Hartung’s growth and acquisition of several companies forced, IT Director Carey Dyck, Asst. IT Director, Dr. Tim Mason and his staff to support more services. Their expansion created a need to update the company’s IT infrastructure. “We’ve been a Linux/Unix shop forever, but we needed to move to a new, Windows-based ERP/CRM system,” Mason recalled. “Our ERP system is a centralized application and we needed a new platform to support the new software.”
That requirement prompted Mason to call on BlackPoint IT Services for suggestions and solutions. BlackPoint provides one-stop managed IT and consulting services for a wide variety of IT challenges, including infrastructure, storage, virtualization, business continuity, and sustainable IT. “We’ve had a relationship with BlackPoint for 10 years now,” Mason observed. “They’ve got the ability to do 24/7 support as others do not.”
Despite that history, Mason knew he had to do his due diligence for a mission-crictial capital investment. “In today’s economic environment, you can’t just get one quote from one vendor,” he said. “We looked at vendors from Arizona to Chicago, including IBM and Dell representatives. Some of them gave us a great price, but were not available for 24/7 service, and that’s huge when you operate around the clock and in other countries where holidays are different. You have to support them when they are working.”
In addition to the new ERP/CRM system, Hartung also runs several in-house developed Web-based applications selected to allow the company to economize on data bandwidth among its many locations. Because so many aspects of Hartung’s business relies on these applications, Mason sought out the most reliable system he could identify.
“We looked at solutions from HP, IBM, and Dell,” he said. “We selected HP because we are trying to move as much as possible to industry standards, and HP is highly prolific in the server space, and everyone in the area has high regard for them.”
Mason quickly determined that HP’s Converged Infrastructure provided the performance and flexibility that his company needed. The HP Converged Infrastructure lets users turn today’s rigid technology silos into adaptive pools of resources that can be shared by many applications and managed as a service. The result is better alignment with the growing demands of the business with an IT infrastructure that will deliver better business results.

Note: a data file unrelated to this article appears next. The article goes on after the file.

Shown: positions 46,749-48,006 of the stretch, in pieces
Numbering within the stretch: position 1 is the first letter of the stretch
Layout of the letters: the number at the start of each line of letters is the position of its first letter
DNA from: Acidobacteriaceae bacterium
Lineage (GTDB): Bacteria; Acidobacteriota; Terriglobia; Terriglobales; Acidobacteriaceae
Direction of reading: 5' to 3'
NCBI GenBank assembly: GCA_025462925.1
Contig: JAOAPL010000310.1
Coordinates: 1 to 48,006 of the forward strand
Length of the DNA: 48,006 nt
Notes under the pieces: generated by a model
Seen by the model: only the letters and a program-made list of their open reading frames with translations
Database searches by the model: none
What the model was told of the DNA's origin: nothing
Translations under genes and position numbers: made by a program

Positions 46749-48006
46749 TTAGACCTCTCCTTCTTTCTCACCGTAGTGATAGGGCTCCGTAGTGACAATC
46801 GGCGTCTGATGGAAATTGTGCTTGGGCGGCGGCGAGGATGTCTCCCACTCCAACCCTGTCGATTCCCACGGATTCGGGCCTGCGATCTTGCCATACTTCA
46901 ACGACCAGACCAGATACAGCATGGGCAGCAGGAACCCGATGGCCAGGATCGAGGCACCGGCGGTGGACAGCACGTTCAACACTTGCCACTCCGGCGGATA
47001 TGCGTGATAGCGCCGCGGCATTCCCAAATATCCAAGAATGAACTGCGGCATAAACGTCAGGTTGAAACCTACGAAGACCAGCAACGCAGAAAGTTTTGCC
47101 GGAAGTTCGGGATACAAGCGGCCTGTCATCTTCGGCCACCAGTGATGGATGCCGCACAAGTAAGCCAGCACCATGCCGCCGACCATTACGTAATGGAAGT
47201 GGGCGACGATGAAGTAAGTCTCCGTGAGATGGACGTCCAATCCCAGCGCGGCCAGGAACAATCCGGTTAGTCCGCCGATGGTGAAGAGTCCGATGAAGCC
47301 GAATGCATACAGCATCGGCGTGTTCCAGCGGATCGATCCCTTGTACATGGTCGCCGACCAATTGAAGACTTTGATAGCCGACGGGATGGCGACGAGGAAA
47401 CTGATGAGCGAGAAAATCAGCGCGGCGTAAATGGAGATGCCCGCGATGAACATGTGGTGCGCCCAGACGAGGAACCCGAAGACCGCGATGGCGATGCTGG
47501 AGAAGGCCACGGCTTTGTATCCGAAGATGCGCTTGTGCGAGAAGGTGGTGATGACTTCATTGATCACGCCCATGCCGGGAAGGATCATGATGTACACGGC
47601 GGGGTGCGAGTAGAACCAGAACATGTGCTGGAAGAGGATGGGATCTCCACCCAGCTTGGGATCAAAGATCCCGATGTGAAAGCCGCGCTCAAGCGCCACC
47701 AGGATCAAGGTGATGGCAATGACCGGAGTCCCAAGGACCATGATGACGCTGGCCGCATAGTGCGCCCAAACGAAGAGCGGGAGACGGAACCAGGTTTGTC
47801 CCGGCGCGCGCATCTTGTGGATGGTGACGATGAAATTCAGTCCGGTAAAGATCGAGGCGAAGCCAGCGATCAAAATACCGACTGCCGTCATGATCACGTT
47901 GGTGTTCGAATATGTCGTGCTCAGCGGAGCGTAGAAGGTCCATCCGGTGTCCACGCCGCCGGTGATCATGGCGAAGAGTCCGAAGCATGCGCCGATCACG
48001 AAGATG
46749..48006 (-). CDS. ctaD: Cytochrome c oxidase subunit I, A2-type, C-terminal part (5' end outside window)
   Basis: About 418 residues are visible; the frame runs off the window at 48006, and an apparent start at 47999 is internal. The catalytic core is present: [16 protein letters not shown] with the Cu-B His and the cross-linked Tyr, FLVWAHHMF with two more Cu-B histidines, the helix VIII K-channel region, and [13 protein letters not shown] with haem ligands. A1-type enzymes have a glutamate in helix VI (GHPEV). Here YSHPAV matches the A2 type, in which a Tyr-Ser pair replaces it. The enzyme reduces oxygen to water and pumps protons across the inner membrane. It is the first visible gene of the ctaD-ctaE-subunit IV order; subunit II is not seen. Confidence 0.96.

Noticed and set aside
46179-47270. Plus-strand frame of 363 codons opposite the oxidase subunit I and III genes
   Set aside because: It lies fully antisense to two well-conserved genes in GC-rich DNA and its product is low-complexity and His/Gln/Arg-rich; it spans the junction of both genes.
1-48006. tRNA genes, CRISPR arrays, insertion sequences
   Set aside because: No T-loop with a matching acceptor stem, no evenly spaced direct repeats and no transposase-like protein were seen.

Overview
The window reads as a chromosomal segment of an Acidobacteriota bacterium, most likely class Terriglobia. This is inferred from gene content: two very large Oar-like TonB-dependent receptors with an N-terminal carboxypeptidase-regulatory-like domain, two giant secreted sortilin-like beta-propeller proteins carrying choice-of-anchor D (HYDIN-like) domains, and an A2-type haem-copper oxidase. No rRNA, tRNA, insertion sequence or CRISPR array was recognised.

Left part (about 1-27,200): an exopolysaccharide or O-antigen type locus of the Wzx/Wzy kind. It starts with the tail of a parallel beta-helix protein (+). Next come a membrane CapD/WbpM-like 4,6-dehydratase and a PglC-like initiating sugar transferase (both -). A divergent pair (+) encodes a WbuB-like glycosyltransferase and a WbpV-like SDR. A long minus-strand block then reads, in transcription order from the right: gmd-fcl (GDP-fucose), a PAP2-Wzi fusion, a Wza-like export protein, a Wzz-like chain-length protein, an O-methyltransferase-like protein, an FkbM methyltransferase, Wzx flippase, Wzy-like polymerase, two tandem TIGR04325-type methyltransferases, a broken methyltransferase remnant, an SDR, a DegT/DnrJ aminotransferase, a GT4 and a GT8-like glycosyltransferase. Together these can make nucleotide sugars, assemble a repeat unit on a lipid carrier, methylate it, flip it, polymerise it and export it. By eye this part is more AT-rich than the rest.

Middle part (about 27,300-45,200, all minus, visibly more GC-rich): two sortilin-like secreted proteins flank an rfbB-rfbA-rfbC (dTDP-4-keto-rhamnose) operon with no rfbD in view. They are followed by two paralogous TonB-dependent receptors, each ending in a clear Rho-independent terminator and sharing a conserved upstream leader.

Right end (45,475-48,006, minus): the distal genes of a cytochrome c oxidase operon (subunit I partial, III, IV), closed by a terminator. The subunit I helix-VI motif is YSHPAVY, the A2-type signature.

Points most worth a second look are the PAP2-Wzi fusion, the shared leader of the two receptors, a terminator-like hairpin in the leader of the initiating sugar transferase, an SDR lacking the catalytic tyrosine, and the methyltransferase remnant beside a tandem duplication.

Working with BlackPoint’s engineering team, the company chose a solution based on HP BladeSystem technology. “With BladeSystem, I can start with two blades during test phase, and as we add manufacturing sites and our requirements increase, we can add resources without disruption,” Mason observed. “Also, Blades provide for failover within the system, so even if I dropped an entire Blade Server, I wouldn’t lose manufacturing capabilities.”
The HP BladeSystem solution runs Microsoft’s Hyper-V virtualization manager and Microsoft RDS services. Because the system supported so many vital applications, Hartung also purchased an HP chassis with two Layer 3 switches for redundancy, and XTM-510 WatchGuard appliances. Then, for added protection, Mason chose to install the new hardware in BlackPoint’s own data center. This co-location strategy allows Hartung to take advantage of BlackPoint’s IT expertise and avoid the time, cost, or resources required to deploy and maintain an on-premise solution.
“We partnered with BlackPoint for the complete co-location instalation, including virtualization, SAN installation, and our various critical servers including firewalls and switches,” Mason explained. “We wanted our vendor to possess a complete, 100 percent view and understanding of the system. That way they have the knowledge and skills necessary to solve problems, so they become more than a vendor – they’re a partner.”
The new infrastructure has provided Hartung Glass with the flexibility needed to support its growth. “With the SAN, 16TB of RAID storage, and everything else in the system, we have the ability to expand inside the server box without running out of space,” Mason said. “Where other companies would have to buy more racks, I can bump the processors up, add virtual network connectors for higher throughput, or put more RAM on the SQL server. To do it, I don’t have to shut anything down or pull anything out.”
The solution also allows Mason to make Hartung’s IT strategy track the needs of the organization and its users, rather than the other way around. “Often, manufacturing people feel IT is driving production, and will then drive IT purchases. Today, the smart way to do it is to let production tell you what their needs are, and you build the tools to get them there. With this system, that’s what we’re able to do.”
Mason built the new infrastructure with the future in mind, and BlackPoint is exceeding his expectations. “This whole experience is one big, positive outcome,” he reported. “I pulled BlackPoint in and worked with their engineers during the installation to make sure that everything would go seamlessly, and I can’t say enough good things about them. They’re always accessible when I need them, and I can call their engineers directly with questions or ideas.”
It’s a partnership that Mason expects will last. “When you look at business continuity, it encompasses much more than an install and a repair,” he said. “If something goes down, you need a partner that has the knowledge and information needed to solve the problem without checking back with you. We’re going to remain a lean IT department, and we see BlackPoint as a continuing partner in our IT infrastructure. They provide the support we need, so we can offload some of the every day routine tasks and focus on other projects.”